How are we going to face it?
May 12, 2017 § Leave a comment
Salman Rushdie made a startling statement a few years ago, when he sweepingly declared ‘Indo-Anglian literature represents the most valuable contribution India has yet made to the world of books… the prose writing produced by Indian writers working in English is proving to be a stronger and more important body of work than most of what has been produced in the sixteen official languages of India, the so-called vernacular languages’..
Or, in other words, Rushdie means that that the Indians should thank the visionary Lord Macaulay but for whom the Indo-Anglian writing would never have come into being and and, as such, poor India, would never have been in the literary map of the world. In 1835 perhaps, according to Rushdie, Macaulay said, ‘let there be English’ and a century and forty-six years later, in 1981 there was this poststructuralist postcolonial masterpiece ‘Midnight Children’.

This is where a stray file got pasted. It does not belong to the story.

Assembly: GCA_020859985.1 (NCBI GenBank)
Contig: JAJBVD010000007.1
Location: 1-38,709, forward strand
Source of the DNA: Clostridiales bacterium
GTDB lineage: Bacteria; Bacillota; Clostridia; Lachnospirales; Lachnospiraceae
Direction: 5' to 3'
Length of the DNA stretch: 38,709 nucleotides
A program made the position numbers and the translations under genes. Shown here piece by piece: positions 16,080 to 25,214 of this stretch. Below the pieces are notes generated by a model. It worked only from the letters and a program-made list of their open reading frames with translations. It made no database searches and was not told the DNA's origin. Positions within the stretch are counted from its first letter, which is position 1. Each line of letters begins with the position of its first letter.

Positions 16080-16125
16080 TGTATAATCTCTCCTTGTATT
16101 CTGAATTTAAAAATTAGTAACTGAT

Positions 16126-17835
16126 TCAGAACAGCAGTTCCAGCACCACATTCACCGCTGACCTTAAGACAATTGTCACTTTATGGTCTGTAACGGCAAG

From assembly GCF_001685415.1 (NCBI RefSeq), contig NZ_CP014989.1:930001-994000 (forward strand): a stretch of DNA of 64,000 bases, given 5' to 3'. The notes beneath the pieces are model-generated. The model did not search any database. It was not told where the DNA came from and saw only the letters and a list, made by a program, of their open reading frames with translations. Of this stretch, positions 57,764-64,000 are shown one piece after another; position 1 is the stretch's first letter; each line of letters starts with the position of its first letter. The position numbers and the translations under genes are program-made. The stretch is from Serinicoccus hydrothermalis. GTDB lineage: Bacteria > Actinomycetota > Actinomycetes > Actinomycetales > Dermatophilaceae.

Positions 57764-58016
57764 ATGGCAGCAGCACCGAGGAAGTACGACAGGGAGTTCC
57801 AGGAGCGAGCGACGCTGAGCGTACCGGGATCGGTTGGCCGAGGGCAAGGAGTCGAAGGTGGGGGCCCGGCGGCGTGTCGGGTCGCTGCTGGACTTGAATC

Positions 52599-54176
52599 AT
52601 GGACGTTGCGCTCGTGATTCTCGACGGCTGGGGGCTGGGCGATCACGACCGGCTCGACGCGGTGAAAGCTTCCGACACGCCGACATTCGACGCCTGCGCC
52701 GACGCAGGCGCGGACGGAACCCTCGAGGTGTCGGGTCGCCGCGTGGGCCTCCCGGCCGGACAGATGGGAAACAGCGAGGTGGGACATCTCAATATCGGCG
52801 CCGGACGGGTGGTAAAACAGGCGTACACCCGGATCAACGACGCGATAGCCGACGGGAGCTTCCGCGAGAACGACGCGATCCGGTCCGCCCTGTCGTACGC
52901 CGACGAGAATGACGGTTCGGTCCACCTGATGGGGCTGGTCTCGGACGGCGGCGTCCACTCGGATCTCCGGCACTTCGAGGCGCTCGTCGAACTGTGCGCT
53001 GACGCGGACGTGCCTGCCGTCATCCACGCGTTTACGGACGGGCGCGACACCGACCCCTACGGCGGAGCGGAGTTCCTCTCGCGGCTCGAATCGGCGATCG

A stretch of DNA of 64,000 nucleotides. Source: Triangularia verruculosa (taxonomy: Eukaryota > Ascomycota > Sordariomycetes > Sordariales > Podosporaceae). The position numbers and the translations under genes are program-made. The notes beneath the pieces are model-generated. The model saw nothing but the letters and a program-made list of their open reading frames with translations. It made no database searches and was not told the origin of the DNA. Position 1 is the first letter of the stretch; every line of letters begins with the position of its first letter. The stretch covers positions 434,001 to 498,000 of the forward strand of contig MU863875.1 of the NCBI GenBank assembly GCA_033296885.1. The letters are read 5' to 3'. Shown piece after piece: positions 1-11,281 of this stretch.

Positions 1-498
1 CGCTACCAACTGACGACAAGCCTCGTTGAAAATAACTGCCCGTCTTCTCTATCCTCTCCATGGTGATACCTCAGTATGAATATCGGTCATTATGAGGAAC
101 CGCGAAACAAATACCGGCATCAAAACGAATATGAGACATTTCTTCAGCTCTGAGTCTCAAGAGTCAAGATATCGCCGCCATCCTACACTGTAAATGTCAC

In Mahabharata, a king is advised by his guru, ‘Be a garland-maker, O king!, not a charcoal burner’. What does this mean? One can make a beautiful garland by tying together different kinds of beautiful flowers, and he can burn several types of wood to make charcoal. In a garland, all the flowers ,without losing their distinctive identity stay together to present a beautiful picture of the whole. But in charcoal, all the woods are reduced to ashes without any distinctive identity of any of them. So the king is advised to respect the linguistic, religious and cultural diversity of the citizens of his country and not to impose on them a unitary form of Government.
Indian literature is such a garland decorated by the literary works obtained in the various idioms of India, which are disparagingly dismissed by Rushdie as ‘ vernacular languages’. The localized and aggressively regionalized fiction in the Indian languages
may be incapable of projecting the ‘ mobile, migratory, diasporic and cosmopolitan characters’, as the Indo-Anglian stories do, but by characteristic touches of culture-centric linguistic nuances, they capture the soul of India, whose relevance exists only in its multiple diversities.
Now that Hindi is gradually graduating to occupy the status that English had enjoyed so far, thanks to the rise of the BJP at the Centre and the States, the regional languages, especially, in South India are at great peril. How are we going to face it?